I rented a car for a week in January 2022 and paid €250, with insurance through my credit card. Gas is relatively cheap; it only cost me €35 to fill up the tank, which lasted most of the week.
Do you need a car?
Honestly, having a car in Tenerife will make your experience a much more enjoyable one. There’s so much to see on this island – the week I rented a car was my favorite one here.
That said, you can get by without it – especially if you’re living in the south. In Playa Las Americas or Los Cristianos, you’ll be able to walk to the beach and never-ending restaurants and bars.
It’s only when you want to visit another area of the island that it becomes problematic. But you can always join a tour, or make friends with someone with a car. There are also public busses that go around the island; they are just time-consuming.
I rented a bike from Tenerife Bike Experience, which was a great way to get around. It was €50 for the week, so in hindsight, I wish I’d boughten one and sold it after I left.
Taking public transportation is a great way to save money in Tenerife. You can purchase a reloadable transport card and fill it up with funds at a machine outside the airport.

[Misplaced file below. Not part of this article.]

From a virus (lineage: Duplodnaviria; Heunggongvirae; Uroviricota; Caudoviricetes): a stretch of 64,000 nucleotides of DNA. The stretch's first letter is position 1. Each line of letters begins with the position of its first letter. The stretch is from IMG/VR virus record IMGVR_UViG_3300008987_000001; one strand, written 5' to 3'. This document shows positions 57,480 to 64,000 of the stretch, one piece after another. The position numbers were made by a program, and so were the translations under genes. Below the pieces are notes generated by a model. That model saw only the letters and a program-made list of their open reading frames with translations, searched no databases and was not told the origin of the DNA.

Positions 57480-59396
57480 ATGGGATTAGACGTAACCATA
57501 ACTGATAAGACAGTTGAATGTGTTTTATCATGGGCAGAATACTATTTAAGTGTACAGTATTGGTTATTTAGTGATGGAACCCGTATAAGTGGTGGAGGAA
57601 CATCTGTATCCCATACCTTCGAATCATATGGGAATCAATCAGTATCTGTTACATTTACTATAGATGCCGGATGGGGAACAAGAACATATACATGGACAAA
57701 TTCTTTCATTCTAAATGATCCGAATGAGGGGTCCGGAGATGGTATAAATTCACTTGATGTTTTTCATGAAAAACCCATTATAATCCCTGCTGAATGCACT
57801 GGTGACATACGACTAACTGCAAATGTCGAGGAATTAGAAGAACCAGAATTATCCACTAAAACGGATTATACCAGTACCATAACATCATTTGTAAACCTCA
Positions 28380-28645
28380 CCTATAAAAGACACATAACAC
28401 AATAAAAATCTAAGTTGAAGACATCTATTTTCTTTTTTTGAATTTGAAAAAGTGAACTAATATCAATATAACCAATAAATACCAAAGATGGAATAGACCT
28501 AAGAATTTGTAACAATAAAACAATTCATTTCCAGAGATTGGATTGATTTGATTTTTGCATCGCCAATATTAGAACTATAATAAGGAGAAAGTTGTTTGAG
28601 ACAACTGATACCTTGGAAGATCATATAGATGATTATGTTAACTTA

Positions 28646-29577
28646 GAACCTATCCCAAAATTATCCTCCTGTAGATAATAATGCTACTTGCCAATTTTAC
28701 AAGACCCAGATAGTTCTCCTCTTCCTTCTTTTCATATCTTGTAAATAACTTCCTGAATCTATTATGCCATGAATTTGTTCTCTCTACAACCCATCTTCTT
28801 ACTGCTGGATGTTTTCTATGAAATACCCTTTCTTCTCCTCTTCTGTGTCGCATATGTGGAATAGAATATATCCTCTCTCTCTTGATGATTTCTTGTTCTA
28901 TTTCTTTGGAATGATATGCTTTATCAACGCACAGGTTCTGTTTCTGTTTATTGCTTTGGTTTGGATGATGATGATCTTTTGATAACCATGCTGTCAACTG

Monthly passes are available for around €40, but I didn’t use the bus that often, so I just put some money on it. A short ride on the bus will cost you €1.50.
You can also pay cash on the bus, but this seems to be considerably more expensive. I’m not exactly sure what the price difference is, but when a friend and I took the bus from the north to south of the island, I tapped my card and got charged 5.50, but she paid in cash and it was almost 15!
Taxis start at €3.50 and go up €2 per kilometer, so it’s not that expensive for short distances but can add up significantly if you’re traveling far. A taxi from the south to the north of the island will cost you over €100, so it’s not an affordable way to get around.